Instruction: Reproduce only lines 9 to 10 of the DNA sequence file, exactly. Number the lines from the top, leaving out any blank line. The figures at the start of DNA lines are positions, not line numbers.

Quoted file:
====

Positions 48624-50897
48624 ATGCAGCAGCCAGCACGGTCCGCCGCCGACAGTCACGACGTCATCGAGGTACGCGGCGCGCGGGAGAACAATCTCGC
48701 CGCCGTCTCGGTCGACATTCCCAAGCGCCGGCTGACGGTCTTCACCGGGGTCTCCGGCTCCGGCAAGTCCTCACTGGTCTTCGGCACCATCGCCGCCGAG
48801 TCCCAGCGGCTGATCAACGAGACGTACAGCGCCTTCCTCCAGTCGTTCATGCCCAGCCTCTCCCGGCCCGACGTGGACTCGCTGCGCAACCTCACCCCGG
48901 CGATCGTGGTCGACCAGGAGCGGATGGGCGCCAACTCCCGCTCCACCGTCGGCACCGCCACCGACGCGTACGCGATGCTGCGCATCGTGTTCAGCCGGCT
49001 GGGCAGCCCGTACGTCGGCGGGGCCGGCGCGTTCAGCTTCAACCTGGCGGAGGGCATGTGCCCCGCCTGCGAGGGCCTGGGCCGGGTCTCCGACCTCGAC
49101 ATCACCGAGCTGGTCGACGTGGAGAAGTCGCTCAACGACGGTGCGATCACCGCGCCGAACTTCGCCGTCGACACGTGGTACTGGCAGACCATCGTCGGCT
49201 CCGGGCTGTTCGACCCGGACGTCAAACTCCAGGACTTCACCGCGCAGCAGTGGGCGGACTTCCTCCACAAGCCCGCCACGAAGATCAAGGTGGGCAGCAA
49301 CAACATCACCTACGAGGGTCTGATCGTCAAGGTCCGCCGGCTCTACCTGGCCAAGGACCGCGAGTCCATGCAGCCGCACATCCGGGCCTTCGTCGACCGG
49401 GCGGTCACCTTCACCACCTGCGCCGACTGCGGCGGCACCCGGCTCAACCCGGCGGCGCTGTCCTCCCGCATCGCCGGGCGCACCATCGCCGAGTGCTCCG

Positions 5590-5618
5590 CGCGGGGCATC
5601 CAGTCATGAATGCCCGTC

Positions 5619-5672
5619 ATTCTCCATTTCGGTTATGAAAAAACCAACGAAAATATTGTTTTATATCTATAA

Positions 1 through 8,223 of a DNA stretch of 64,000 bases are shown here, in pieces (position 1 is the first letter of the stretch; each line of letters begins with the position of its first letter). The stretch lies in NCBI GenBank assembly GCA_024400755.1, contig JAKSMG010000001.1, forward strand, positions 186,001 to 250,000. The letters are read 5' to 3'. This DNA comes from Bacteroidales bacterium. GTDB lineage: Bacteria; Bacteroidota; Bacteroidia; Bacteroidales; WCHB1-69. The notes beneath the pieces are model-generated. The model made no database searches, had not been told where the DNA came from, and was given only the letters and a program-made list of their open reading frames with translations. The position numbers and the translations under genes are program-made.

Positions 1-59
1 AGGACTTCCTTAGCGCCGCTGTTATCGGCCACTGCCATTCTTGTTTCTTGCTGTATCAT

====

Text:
49301 CAACATCACCTACGAGGGTCTGATCGTCAAGGTCCGCCGGCTCTACCTGGCCAAGGACCGCGAGTCCATGCAGCCGCACATCCGGGCCTTCGTCGACCGG
49401 GCGGTCACCTTCACCACCTGCGCCGACTGCGGCGGCACCCGGCTCAACCCGGCGGCGCTGTCCTCCCGCATCGCCGGGCGCACCATCGCCGAGTGCTCCG